Gut microbiome and good immune function

Gut microbiome and good immune function


Previous issues of this newsletter have contained articles about the importance of the gut microbiome and human health in general and more specifically in good immune function.  In this regard the use (and overuse) of antibiotics has come under intense scrutiny.  This includes therapeutic antibiotics and those used in our food production.  The premise here is that the antibiotics kill off some of our healthy microbiome and can lead to an overgrowth of “undesirables”.


A recent article published in “Nature” details research on the impact of non-antibiotic medications on the healthy microbiome.  The investigators screened over 1,000 different medicines and found that 24% of them alter the healthy microbiome.  The drugs that seemed to be the worst were antipsychotics and other psychoactive drugs, proton pump inhibitors, anti-cancer drugs and hormones.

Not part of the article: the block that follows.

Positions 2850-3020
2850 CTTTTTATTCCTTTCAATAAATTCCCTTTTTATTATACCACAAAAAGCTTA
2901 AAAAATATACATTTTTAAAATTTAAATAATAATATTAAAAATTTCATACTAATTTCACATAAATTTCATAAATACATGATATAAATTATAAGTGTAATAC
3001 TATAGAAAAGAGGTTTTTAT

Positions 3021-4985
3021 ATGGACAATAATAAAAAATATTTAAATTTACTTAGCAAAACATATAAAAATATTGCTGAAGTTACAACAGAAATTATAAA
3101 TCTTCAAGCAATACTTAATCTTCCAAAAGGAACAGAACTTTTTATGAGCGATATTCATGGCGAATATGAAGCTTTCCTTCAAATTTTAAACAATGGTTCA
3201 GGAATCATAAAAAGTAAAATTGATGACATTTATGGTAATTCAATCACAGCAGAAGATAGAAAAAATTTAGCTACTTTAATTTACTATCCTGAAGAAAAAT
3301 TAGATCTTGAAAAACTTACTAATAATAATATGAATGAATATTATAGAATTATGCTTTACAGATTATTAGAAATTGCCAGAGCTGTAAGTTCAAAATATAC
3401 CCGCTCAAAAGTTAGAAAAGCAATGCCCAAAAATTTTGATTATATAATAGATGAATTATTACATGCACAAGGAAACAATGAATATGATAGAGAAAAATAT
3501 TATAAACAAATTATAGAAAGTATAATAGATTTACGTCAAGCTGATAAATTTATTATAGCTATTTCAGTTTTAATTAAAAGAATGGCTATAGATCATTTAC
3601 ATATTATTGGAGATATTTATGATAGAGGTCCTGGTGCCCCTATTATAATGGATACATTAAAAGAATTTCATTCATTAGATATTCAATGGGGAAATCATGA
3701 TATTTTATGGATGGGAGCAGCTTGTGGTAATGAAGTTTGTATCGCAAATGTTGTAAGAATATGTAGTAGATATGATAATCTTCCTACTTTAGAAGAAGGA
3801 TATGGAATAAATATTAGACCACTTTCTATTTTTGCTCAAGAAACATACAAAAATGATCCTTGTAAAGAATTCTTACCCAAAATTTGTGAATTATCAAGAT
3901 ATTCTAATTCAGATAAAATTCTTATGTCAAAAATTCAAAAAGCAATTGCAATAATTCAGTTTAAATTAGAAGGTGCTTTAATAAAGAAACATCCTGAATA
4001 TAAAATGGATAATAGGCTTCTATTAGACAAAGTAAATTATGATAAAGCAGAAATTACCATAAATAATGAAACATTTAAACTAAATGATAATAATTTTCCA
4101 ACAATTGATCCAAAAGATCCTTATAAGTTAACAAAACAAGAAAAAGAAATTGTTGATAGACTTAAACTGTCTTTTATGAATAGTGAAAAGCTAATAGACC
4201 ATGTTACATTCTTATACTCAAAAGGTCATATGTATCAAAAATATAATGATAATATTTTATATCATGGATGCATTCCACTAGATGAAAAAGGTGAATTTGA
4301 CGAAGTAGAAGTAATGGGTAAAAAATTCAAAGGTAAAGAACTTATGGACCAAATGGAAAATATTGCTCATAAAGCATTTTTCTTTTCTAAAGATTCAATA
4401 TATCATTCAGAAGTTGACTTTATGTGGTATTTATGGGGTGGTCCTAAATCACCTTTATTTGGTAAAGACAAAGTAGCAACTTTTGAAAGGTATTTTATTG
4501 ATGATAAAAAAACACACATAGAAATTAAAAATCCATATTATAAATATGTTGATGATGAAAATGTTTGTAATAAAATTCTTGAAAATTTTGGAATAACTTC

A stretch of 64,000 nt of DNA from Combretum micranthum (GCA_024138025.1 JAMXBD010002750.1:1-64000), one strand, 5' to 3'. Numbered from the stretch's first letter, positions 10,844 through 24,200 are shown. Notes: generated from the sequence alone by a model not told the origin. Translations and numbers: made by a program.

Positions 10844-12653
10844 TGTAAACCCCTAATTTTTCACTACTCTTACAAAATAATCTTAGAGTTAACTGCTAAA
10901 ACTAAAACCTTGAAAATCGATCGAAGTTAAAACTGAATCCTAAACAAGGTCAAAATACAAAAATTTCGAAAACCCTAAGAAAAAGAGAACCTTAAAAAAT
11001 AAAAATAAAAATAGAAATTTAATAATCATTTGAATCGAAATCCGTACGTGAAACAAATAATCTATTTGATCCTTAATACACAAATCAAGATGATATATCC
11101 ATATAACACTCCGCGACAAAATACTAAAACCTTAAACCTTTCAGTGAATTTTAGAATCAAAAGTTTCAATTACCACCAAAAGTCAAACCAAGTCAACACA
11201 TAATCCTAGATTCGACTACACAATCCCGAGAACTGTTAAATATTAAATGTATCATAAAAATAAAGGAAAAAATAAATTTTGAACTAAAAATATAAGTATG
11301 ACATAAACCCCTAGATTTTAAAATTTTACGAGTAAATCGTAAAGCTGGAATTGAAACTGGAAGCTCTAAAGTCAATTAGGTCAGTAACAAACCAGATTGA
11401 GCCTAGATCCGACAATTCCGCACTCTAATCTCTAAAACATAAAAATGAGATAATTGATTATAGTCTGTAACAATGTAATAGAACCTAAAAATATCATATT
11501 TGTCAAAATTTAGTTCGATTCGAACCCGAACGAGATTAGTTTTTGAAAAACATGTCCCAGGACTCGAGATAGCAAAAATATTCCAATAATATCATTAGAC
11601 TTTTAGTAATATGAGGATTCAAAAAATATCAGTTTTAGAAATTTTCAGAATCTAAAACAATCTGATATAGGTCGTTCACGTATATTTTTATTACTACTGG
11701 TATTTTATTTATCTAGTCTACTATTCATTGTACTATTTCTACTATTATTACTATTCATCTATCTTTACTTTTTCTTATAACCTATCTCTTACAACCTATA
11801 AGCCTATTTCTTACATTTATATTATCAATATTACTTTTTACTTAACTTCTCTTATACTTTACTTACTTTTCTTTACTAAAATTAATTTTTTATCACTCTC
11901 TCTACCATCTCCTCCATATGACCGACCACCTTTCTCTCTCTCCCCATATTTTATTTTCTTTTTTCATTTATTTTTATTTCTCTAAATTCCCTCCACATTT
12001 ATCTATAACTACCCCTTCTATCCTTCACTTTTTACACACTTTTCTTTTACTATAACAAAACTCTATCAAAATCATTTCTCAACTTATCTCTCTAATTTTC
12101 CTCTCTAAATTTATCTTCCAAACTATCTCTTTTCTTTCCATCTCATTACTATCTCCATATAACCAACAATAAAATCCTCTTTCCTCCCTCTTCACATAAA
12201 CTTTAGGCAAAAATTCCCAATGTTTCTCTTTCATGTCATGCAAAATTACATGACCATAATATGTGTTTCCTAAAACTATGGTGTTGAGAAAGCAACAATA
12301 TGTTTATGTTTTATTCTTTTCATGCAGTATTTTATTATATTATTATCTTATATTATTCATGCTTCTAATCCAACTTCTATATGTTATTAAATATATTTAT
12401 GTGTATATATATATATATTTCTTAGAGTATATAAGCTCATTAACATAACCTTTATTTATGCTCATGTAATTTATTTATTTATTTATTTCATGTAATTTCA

What is a bit unsettling, is that this same research group has found preliminary evidence that an altered microbiome can promote some psychiatric and neurological diseases.  So, the concern is that maybe the treatment that is supposed to help the condition might also contribute to it.


The researchers say more studies are needed to clarify these issues.

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